Three items on the redistricting front have surfaced since the last time I reported here.
This orginal gerrymander seems tame compared to what the NH House will do today.
Click on the map to enlarge.
This afternoon the House presumably will vote to accept a plan for the five executive council districts that would make Elbridge Gerry proud. He’s the founding father who created such an egregious district in Massachusetts that his name is forever associated with the hanky panky that now bears his name.
I’ve prepared a handout of two maps—the gerrymandered plan passed by the committee side by side with my plan. Everyone I ask prefers my plan but don’t bet on it passing because Republicans have once again been coerced into doing the wrong thing.
If the goal of redistricting is to come as close to “one man one vote” as is possible, my plan is infinitely superior. Its deviation is less than one percent (0.54 percent to be precise) while the Mirski Committee-approved plan has a deviation nearly seven times that great—3.52 percent.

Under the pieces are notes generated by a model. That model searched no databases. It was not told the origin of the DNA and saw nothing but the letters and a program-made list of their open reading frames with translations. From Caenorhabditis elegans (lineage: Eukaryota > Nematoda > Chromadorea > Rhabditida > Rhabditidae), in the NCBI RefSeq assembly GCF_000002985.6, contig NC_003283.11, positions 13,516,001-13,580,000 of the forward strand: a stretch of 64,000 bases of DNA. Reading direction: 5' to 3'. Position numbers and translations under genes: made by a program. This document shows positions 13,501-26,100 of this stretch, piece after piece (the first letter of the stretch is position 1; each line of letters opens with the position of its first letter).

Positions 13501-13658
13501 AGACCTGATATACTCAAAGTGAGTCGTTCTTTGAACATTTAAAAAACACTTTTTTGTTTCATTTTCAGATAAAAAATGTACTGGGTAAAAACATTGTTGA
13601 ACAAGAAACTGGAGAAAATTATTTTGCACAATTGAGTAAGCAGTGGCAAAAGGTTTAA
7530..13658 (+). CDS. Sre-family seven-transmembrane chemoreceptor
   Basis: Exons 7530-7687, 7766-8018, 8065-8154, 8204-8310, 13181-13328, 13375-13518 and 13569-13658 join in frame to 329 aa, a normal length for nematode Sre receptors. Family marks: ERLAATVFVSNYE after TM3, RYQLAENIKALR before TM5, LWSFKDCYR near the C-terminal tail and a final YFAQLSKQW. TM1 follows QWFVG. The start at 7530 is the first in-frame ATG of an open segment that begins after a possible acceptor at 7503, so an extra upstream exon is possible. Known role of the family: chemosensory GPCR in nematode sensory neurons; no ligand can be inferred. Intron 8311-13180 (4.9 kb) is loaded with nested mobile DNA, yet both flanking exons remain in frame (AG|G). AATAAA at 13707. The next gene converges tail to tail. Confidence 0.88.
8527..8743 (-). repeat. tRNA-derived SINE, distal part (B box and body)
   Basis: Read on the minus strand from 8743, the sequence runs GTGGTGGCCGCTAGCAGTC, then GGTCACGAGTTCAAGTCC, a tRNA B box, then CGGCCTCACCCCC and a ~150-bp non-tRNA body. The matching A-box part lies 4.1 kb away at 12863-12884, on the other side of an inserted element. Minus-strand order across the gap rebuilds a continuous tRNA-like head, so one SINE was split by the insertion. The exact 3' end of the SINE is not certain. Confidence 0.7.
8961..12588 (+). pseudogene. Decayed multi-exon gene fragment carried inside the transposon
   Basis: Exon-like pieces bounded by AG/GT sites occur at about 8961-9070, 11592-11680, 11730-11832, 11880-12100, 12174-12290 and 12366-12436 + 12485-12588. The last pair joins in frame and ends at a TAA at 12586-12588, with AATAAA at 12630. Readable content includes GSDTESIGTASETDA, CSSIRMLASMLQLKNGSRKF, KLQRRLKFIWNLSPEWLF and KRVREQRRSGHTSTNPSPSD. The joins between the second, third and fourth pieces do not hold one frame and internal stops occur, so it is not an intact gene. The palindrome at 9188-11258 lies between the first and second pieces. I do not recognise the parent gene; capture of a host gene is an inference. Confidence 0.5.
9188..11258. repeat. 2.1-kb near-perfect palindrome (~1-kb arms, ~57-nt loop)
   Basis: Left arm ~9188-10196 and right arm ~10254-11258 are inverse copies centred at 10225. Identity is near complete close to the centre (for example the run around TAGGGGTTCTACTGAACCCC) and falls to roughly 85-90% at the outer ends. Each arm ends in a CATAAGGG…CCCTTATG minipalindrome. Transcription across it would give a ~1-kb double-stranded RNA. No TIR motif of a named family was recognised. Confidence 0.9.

Actually since the current map contains districts within ten percent deviation, we don’t need to do anything at all, a position I assume Democrats will support…and perhaps the Senate.
District two in the committee plan runs from the Vermont border all the way across the state and on down the coast to Portsmouth. At one point, district two remains contiguous by the narrowest of land bridges, through the town of Barnstead.
Its such an embarrassment that I plan to offer maps to Representatives with the admonition that they should keep this so they could show their grandchildren what a truly silly thing they voted for back in 2012 with the explanation, “Sonny, you’ll never believe what I did, but I was told to do so by leadership, and back in the day, I did what I was told no matter how little sense it made.”
Both plans are available on the state web site and I've reproduced them here (thanks to Rep. Cohn).